Photo Credit: Carl Hyde
Dee Byrne is a pioneering saxophonist, composer and improviser making waves on the creative scene in London and beyond through a myriad of different outlets. Her quintet Entropi is launching its second album Moment Frozen on Whirlwind Recordings on 8 September, which promises a rich musical journey “navigating themes of space-gazing, life pondering and risk-taking”. Interview by Leah Williams:
LondonJazz News: What was it that first inspired you to pick up a saxophone?
Dee Byrne: Well, the short answer is that I was introduced to the instrument at school and basically just thought it looked really cool! It turned out to be the perfect outlet for my creative needs. Although I didn’t start out playing jazz, I always had this intrinsic desire to improvise, experiment and see what I could achieve through playing. It was through listening to instrumental music, keen to hear what other soloists would do to develop sounds and melodies, that I came across people like John Coltrane and Wayne Shorter who led me to fully discover and fall in love with jazz.
LJN: How did Entropi get started?
DB: We all met at Trinity College. Most of us were doing our Masters there and Andre (Canniere) was actually one of our tutors for an ensemble. I’ve always been quite proactive in setting up bands and ensembles – I find it a really important vehicle for developing composition and improvisation. Especially as a frontline instrumentalist, I think working in ensembles can help you to carve out your own identity and convey who you are as a musician.
LJN: Moment Frozen is your second album with this quintet. What’s new this time round?
DB: There are some parallels still in terms of focus and style that continue to solidify Entropi’s sound but there has also been a lot of development. We’ve been gigging together a lot over the past couple of years and that has naturally allowed us to become more in tune with one another and push our sound further. There’s even more space this time allowing the musicians a real chance to breathe and try new things. It’s a good balance between written sections and sections that allow more freedom with group improvisation, looser form or disintegration of time.
LJN: You wrote all the pieces on this album. Where do you take your inspiration from?
DB: I’ve always liked the idea of utilising music as a vessel for exploring and conveying ideas about life, space, the human condition or even just one simple moment. I’m interested in astronomy and find the cosmos, and ideas of space and time to be a good metaphor for the unknown, complex and intriguing parts of life. Moment Frozen aims to put our lives into perspective and capture some of the snapshots that make up the whole. It’s not all serious or “space stuff” though! A lot of it is meant as just a fun starting point from which to think about things a bit differently.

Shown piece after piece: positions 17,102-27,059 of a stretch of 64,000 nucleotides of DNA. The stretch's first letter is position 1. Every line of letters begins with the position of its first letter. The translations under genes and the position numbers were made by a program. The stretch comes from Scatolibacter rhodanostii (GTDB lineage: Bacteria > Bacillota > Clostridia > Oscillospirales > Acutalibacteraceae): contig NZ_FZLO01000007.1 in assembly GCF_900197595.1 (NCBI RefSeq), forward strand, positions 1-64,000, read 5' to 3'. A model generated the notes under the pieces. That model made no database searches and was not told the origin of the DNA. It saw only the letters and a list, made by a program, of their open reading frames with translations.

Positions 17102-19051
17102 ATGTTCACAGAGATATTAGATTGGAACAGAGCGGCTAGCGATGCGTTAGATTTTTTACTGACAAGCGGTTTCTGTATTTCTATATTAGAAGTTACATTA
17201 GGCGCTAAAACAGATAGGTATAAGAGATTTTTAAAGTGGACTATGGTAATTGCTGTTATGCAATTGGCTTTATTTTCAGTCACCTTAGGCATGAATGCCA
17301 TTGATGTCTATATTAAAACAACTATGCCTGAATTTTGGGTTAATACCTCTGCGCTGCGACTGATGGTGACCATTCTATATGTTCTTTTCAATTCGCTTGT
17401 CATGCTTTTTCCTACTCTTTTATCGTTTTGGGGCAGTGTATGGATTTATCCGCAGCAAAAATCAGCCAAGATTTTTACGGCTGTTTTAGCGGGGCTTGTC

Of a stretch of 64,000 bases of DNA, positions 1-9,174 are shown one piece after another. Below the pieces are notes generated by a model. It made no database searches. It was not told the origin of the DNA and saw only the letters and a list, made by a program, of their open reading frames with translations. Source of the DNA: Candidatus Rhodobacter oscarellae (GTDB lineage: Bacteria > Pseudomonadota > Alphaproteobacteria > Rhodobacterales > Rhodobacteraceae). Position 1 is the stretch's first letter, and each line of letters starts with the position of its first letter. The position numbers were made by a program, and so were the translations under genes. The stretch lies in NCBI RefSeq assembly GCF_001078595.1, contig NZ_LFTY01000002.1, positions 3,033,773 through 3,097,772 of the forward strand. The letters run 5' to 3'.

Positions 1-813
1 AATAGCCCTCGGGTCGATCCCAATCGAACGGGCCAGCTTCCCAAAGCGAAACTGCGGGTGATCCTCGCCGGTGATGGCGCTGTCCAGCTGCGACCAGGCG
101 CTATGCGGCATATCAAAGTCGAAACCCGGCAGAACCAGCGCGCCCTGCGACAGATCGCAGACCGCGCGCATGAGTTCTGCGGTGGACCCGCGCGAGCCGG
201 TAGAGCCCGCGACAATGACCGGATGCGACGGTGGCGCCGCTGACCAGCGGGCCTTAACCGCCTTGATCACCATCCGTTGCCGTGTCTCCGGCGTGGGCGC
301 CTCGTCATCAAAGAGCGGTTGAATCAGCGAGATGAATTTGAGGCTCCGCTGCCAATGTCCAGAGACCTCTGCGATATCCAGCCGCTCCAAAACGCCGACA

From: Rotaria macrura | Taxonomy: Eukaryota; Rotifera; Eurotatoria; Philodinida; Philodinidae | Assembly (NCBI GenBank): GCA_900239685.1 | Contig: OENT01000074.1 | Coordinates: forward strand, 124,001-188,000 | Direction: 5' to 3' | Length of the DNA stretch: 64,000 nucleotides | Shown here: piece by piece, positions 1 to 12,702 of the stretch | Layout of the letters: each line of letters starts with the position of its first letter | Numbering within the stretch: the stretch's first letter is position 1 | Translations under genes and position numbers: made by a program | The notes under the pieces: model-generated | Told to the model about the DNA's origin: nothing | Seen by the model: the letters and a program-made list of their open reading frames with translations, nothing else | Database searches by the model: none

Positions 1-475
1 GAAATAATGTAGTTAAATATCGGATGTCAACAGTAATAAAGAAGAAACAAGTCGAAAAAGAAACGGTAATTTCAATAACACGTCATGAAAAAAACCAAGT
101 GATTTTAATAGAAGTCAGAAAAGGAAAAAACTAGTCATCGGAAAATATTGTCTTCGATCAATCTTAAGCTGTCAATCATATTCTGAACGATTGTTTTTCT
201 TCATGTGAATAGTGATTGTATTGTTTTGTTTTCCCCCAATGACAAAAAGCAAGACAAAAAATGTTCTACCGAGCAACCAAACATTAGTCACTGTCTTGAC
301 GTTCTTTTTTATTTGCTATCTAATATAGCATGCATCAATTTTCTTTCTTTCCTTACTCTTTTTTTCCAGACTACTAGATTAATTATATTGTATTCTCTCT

LJN: Do you have any favourite tracks on the album?
DB: There are a couple that I’m really happy with. Leap of Faith balances a really delicate melody line against subtle changes of harmony that I feel really managed to give that sense of going out into the unknown and just hoping for the best. Elst Pizarro, named after a comet discovered at the end of the last century, nicely captures that feeling of movement and journeying – a theme that I think is quite important in this album, hence the spaceship on the front cover!
LJN: What about the track Fish Whisperer? There must be a story behind that?
DB: (Laughs) Yes, the story behind that one just shows that inspiration really can come from anywhere! I was looking after my friend’s fish whilst she was away and it brought about this awareness that even a simple change to your usual every day routine can force you to look at things differently. I liked the idea that the fish had been the catalyst for this without even realising it.
LJN: The album was created from live, whole takes. Is this the way you prefer to record?
DB: Definitely. It obviously has some disadvantages – you’d often listen back and think “I prefer a solo on this take but the overall sound is much better on that one” and you have to learn to make some tough decisions. The benefits really outweigh any of that though. We recorded it all in one room together just standing in a circle, really able to fully communicate with and feed off of one another. That, for me, is just so important when the emphasis of your music is on interaction and improvisation. It really comes through in the finished recording.
LJN: The album launch is on 29 September at King’s Place. Why did you choose this venue?
DB: I just think it’s a really great venue for live jazz, especially to mark an occasion like an album launch. It’s just got a bit more of a formal feel than a club but it still retains that all-important intimacy and the hall has a really rich, concentrated sound.
LJN: What else have you got coming up?
DB: Entropi will be touring the album throughout the autumn all across the UK. I’m currently working on creating some videos for the new album as well which will be available to watch soon. I’ve also got projects coming up with my duo, Deemer (an analogue drums/sax outfit with a more electronic sound), and a recording in September plus tour in December with Cath Roberts’ large ensemble, Favourite Animals. I’ll also be hosting a weekly jazz jam at Ceviche in Old Street, London, on Mondays from October.
Entropi is made up of composer/alto saxophonist Dee Byrne, trumpeter Andre Canniere, pianist Rebecca Nash, drummer Matt Fisher and bassist Olie Brice.
Moment Frozen will be released on 8 September on Whirlwind Recordings. (pp)